3.3 Permanent establishments

The domestic permanent establishments of foreign corporations would, as under current law, not be subject to any branch profits tax or taxation on deemed distribution of earnings. This would place the domestic subsidiaries of non-EU corporations at a certain disadvantage vis-à-vis domestic permanent establishments because distribution of earnings by a domestic subsidiary would trigger capital gains tax. However, the subsidiaries of EU corporations would be under no such disadvantage because capital gains tax on their dividend distributions is eliminated under the Parent-Subsidiary Directive and § 44d EStG.

3.4 Treatment of existing retained earnings

Existing corporate retained earnings have in many cases been taxed at the high tax rate for retained earnings in effect at the time the earnings were derived. Under the present corporation tax system, distribution of such earnings leads to a reduction in corporate tax. However, the Tax Reform 2000 proposals would do away with this system and eliminate the tax reduction. The treatment of old retained earnings is therefore of considerable importance.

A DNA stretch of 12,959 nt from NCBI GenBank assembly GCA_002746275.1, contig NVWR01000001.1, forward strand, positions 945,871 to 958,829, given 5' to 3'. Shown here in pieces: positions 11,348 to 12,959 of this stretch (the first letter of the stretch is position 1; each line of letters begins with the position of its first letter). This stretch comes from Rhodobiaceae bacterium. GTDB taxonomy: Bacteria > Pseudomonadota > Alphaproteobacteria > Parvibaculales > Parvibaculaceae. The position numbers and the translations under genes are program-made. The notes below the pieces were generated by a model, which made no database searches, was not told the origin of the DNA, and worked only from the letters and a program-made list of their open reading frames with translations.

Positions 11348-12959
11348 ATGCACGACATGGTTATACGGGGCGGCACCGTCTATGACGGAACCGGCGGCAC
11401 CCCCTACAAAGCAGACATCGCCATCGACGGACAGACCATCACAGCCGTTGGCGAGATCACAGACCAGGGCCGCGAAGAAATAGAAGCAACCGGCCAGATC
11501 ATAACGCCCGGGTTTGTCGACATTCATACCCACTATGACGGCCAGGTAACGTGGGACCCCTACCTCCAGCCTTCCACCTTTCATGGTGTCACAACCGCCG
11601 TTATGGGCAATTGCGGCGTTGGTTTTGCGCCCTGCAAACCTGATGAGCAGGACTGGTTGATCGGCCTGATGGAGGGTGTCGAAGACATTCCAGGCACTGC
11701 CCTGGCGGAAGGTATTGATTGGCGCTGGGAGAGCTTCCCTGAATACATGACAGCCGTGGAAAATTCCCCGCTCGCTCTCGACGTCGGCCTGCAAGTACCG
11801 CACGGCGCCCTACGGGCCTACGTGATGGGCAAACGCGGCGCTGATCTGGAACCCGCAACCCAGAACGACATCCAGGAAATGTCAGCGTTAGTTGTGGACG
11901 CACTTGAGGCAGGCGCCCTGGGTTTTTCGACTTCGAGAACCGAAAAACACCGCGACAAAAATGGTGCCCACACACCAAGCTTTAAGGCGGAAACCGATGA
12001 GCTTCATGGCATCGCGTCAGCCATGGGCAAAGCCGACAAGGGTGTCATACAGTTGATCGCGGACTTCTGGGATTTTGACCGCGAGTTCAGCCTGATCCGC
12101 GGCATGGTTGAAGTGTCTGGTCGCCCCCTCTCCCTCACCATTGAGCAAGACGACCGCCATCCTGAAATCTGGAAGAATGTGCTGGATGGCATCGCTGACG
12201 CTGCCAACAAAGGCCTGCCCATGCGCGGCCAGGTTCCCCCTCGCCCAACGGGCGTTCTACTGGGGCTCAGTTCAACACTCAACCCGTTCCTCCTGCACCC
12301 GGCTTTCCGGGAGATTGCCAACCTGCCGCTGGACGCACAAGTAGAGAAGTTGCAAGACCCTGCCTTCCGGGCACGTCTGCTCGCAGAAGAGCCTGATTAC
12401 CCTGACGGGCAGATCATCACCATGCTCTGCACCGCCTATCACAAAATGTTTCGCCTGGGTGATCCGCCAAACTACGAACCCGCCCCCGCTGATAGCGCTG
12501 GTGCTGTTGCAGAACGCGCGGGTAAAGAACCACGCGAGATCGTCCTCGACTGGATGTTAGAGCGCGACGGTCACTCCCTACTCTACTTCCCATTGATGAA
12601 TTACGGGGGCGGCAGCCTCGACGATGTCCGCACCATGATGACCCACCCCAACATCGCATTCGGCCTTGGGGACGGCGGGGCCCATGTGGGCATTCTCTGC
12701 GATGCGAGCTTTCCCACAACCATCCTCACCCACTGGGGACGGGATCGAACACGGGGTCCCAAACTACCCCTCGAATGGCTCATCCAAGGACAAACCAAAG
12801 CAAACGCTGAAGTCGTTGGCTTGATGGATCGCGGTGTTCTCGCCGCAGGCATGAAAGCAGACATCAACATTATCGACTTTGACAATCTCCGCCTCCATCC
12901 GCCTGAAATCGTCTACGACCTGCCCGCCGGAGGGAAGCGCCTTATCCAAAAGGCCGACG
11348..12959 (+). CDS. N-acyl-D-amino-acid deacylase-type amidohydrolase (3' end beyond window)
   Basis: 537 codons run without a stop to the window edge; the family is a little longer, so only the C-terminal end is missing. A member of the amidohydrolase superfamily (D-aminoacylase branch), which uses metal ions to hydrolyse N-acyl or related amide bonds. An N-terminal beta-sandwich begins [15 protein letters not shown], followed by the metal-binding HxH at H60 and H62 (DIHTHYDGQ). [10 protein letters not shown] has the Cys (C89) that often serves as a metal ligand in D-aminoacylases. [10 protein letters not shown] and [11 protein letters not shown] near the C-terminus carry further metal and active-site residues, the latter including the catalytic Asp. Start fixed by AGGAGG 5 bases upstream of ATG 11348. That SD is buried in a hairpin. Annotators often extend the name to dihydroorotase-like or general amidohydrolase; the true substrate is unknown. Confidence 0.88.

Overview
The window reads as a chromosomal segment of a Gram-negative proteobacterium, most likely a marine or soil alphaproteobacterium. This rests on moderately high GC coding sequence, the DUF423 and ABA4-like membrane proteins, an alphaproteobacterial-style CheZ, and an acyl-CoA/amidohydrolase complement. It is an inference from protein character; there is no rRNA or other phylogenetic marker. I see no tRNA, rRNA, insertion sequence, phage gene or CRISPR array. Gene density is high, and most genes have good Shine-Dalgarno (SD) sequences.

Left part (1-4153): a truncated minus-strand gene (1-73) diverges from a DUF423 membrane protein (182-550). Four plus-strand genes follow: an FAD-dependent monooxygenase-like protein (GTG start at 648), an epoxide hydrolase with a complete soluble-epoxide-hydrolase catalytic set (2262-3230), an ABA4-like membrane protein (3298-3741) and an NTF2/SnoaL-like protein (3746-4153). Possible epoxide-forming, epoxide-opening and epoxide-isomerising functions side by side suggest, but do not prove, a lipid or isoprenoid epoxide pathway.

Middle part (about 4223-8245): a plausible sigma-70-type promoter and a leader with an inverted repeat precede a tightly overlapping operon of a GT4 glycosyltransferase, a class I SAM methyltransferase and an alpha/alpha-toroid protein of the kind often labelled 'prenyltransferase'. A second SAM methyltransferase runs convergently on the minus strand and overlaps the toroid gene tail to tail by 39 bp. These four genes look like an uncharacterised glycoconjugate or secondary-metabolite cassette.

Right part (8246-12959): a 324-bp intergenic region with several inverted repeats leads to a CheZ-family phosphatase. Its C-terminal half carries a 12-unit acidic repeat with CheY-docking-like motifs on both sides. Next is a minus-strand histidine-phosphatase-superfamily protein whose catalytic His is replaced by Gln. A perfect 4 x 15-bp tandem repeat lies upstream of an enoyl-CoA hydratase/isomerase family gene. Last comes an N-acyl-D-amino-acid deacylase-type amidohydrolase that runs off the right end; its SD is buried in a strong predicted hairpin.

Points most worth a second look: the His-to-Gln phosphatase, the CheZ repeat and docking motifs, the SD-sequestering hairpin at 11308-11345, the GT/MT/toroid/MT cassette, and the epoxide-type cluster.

The transition rules proposed by the government would freeze the accounts kept by corporations on their distributable equity as of the effective date of the new system. During a transition period of 15 years, dividend distributions would continue to result in a reduction of corporation tax to the extent the account or "basket" out of which they were deemed paid had been taxed at a higher rate. The present tracing rules, which determine the basket from which a distribution comes, would continue in effect during the transition period.

The amount of the refund would be determined using the present 30 % distribution rate, not the planned new uniform 25 % rate. Since there seems to be no intention to continue the credit for corporation tax paid during the 15 year transition period, dividends received from "old" retained earnings would be taxed under the exemption method (see sec. 3.1 above).